Congress close to budget compromise
House and Senate leaders say they are close to having a final budget bill. But there is still some resistance to Medicaid changes that could adversely affect low-income beneficiaries, including nursing home residents.
Although there has been some indication that Congressional negotiators are close to a compromise on Medicaid and Medicare provisions, Sen. Max Baucus (D-MT) said he plans to encourage the rejection of any Medicaid changes in the reconciliation bill that could negatively affect low-income beneficiaries. Baucus is the ranking member on the Senate Finance Committee.
The House and Senate budget reconciliation bills contain numerous Medicaid provisions, but only the Senate bill contains Medicare policy changes. Medicaid provisions in the House and Senate budget measures differ significantly.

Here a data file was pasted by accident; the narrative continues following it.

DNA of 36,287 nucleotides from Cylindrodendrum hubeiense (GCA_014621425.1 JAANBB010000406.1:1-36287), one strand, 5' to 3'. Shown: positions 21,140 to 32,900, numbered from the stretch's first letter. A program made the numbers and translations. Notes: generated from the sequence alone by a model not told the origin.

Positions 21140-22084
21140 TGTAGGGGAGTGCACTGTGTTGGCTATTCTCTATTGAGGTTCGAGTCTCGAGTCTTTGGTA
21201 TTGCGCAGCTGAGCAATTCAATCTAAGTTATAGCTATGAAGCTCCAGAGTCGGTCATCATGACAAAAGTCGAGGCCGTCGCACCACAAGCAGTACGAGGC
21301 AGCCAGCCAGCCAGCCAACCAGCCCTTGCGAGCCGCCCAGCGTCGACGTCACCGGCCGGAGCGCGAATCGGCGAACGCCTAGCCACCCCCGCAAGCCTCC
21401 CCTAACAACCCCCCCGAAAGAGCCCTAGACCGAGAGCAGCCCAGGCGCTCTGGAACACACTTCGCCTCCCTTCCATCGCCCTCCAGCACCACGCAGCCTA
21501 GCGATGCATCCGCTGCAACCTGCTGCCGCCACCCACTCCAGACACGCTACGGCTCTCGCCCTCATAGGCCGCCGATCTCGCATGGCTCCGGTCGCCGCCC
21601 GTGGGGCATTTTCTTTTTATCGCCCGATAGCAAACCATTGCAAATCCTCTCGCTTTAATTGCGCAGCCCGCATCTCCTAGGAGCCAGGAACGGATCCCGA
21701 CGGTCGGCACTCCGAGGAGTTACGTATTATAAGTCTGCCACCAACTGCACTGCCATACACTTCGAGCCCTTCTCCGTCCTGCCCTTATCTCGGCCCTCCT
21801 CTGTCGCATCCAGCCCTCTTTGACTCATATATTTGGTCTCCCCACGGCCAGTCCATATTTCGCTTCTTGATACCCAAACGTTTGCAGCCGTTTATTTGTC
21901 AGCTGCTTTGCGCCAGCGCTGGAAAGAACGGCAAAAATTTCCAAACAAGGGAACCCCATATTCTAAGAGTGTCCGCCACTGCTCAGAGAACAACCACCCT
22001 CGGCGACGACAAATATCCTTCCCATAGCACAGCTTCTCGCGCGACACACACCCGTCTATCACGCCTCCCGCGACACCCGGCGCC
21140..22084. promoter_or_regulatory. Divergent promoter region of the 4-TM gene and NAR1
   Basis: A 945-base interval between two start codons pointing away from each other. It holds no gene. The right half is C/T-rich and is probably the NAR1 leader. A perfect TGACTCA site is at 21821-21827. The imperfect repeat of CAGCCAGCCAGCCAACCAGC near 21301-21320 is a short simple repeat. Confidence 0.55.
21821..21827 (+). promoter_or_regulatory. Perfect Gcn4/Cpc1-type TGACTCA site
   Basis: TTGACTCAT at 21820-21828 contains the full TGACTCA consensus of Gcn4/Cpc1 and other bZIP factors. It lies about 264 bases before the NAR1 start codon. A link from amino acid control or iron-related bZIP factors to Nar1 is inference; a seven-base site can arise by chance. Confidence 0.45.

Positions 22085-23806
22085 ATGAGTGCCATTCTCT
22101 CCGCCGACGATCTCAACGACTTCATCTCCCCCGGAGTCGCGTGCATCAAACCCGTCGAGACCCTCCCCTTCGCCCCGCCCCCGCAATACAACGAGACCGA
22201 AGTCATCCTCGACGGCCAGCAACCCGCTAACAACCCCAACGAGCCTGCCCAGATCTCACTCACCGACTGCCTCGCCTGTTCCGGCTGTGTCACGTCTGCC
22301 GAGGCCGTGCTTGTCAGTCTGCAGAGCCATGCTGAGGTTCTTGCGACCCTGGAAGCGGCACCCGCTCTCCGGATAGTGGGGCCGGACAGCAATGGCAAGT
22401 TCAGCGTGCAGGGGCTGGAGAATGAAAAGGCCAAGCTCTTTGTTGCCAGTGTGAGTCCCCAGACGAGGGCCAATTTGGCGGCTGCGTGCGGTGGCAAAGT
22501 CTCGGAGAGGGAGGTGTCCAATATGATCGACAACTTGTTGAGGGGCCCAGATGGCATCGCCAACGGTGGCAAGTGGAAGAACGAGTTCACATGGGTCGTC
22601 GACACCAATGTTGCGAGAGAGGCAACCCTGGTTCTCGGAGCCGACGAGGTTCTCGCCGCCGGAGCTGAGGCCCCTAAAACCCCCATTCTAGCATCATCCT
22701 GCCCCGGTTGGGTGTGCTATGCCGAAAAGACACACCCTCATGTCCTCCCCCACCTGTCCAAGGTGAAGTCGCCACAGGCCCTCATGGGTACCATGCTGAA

In the Senate bill, which is favored by the American Health Care Association, among other providers, most of the Medicaid savings come from changes in how states and the federal government pay for prescription drugs -- without higher costs or reduced benefits for beneficiaries. The House version would give governors flexibility to increase cost-sharing and redesign benefits, and to make it harder for beneficiaries to qualify for Medicaid-paid nursing home coverage.
Senate Finance Committee Chairman Charles Grassley (R-IA) and House Ways and Means Committee Chairman William M. Thomas (R-CA) have said talks will wrap up by the end of this week.